Translation:It is quarter past nine in the morning.
in Italian time is expressed with plurals (sono le nove, sono le otto, sono le undici), just look at the number, it is always in plural, and is always feminine.
- sono le otto - it's eight o'clock.
- sono le dieci - it's ten o'clock.
the only exception is one, which is expressed in singular:
- è l'una. - it's one o'clock
questions to use are as follows:
- che ora è?
- che ore sono?
you see, that singular "ora" gets singular "è" while plural "ore" gets plural "sono". very logical if you ask me.
to express midnight/noon we use singular as well:
- è mezzogiorno - it's noon
- è mezzanotte - it's midnight
This sentence, in English anyway, sounds awkward to me. Shouldn't there be an "a" so that it reads "it is (a) quarter past nine"? Even more awkward was my literal translation, which was accepted, "It's nine and a quarter in the morning" I'm used to hearing, "a quarter past" or "a quarter before." So my question is, where is it normal to hear this English?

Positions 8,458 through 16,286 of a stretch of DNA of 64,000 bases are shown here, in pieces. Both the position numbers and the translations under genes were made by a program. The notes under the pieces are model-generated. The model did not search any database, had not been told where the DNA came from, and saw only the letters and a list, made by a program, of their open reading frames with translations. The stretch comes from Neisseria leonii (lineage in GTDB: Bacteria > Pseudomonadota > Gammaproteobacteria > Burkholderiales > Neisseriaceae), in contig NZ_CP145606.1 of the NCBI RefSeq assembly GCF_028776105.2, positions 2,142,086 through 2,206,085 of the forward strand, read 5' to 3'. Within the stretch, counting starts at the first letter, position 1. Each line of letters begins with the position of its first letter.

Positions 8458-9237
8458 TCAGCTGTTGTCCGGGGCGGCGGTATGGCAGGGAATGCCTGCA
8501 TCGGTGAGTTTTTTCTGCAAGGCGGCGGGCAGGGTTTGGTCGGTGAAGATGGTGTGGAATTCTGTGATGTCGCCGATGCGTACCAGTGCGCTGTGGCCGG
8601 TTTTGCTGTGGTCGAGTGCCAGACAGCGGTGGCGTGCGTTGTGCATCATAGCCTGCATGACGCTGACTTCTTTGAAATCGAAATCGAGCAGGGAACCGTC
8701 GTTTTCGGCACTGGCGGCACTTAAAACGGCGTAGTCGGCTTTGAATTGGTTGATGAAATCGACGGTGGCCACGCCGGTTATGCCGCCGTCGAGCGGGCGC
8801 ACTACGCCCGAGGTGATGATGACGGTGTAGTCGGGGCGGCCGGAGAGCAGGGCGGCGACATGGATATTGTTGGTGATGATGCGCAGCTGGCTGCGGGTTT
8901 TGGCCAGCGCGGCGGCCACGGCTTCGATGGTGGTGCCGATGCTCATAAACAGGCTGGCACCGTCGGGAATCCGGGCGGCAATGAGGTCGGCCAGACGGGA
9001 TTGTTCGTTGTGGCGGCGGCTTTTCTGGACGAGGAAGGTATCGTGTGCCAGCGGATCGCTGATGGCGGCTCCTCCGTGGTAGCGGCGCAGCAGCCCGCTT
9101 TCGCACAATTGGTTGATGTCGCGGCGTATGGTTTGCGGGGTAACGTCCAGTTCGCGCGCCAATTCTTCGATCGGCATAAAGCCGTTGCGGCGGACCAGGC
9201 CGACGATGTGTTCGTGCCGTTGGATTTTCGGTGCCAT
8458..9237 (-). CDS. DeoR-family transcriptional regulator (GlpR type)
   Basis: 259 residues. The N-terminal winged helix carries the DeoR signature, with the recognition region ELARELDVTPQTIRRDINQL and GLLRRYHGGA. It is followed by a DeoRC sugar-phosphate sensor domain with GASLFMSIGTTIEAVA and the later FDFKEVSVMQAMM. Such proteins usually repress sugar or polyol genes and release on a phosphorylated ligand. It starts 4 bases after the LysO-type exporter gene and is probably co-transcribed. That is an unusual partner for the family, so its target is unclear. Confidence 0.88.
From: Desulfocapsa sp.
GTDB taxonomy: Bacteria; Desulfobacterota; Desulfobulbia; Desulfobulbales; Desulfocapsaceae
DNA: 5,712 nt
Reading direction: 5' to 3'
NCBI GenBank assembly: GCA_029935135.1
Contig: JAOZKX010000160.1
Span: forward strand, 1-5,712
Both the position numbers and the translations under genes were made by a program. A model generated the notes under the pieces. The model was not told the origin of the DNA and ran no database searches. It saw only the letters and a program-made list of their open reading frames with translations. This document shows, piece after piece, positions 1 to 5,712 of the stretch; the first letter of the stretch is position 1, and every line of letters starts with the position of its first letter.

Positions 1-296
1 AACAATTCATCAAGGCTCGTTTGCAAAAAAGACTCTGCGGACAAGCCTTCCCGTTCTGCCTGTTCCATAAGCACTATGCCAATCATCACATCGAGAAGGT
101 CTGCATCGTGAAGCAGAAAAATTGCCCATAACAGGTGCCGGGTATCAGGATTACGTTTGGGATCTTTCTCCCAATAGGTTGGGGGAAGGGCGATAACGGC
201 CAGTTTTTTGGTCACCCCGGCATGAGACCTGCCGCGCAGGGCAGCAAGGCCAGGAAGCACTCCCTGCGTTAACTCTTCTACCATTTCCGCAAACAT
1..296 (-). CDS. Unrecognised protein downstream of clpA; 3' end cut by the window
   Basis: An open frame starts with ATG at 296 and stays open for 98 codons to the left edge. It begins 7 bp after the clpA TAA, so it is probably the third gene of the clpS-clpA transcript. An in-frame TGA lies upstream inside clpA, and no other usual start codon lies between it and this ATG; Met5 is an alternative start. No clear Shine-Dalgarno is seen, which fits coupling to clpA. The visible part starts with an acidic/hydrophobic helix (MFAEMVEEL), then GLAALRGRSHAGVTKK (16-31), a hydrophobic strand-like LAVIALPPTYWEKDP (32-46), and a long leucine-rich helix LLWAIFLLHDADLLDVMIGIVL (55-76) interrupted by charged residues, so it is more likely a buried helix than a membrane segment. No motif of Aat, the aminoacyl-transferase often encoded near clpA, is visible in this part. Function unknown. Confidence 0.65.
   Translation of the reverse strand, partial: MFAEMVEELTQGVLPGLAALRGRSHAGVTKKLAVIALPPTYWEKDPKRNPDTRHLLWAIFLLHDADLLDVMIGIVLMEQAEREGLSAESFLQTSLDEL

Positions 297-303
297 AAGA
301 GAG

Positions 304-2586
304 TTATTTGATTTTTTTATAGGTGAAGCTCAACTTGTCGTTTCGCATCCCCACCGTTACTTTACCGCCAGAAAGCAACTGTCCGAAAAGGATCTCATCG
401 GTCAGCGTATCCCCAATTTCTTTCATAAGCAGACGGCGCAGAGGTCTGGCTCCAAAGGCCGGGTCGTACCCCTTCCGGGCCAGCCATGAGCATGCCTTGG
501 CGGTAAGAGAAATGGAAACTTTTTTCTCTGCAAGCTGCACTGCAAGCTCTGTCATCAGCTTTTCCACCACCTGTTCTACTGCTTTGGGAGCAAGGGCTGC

Frank Sinatra didn't think so. "It's quarter to three. There's no one in the place, 'cept you and me. So set 'em up Joe...."
I don't think I've ever heard someone use "a" in that context (in NZ English, nor when I lived in the UK)
I favor that 'a' quarter past is actually correct. When using fractional parts of something it is appropriate when there is only one part to precede the fraction with the indefinite article 'a'. I would not say 'You are fifth of the way there' but rather ' you are a fifth of the way there'. Similarly, I would not say 'She cuts sixth of the bread' but rather 'She cuts a sixth of the bread'. I don't doubt that in many places in the world it might be spoken differently, but I usually hear 'a quarter past nine in the morning' with the 'a'. (U.S.)